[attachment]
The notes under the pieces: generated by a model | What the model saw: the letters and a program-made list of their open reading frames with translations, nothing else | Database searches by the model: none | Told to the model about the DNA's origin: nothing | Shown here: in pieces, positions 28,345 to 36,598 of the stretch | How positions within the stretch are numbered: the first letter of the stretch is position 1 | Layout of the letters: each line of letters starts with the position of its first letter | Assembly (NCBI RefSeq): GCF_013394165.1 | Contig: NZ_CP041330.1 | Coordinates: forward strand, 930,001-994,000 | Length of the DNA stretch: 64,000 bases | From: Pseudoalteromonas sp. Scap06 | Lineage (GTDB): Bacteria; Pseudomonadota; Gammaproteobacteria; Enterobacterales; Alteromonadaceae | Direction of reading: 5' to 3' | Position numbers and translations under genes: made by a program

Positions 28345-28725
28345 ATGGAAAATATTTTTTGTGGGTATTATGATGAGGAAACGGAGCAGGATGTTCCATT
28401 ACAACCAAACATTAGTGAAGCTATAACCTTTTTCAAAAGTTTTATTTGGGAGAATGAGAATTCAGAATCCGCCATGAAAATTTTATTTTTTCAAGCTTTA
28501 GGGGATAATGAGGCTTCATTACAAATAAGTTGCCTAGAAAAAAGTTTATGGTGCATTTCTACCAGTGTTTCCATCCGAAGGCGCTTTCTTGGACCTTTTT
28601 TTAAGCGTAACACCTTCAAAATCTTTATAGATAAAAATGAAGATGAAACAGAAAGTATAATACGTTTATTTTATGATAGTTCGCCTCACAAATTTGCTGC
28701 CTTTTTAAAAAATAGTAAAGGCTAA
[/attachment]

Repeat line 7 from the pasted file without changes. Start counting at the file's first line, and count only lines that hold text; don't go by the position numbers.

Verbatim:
28701 CTTTTTAAAAAATAGTAAAGGCTAA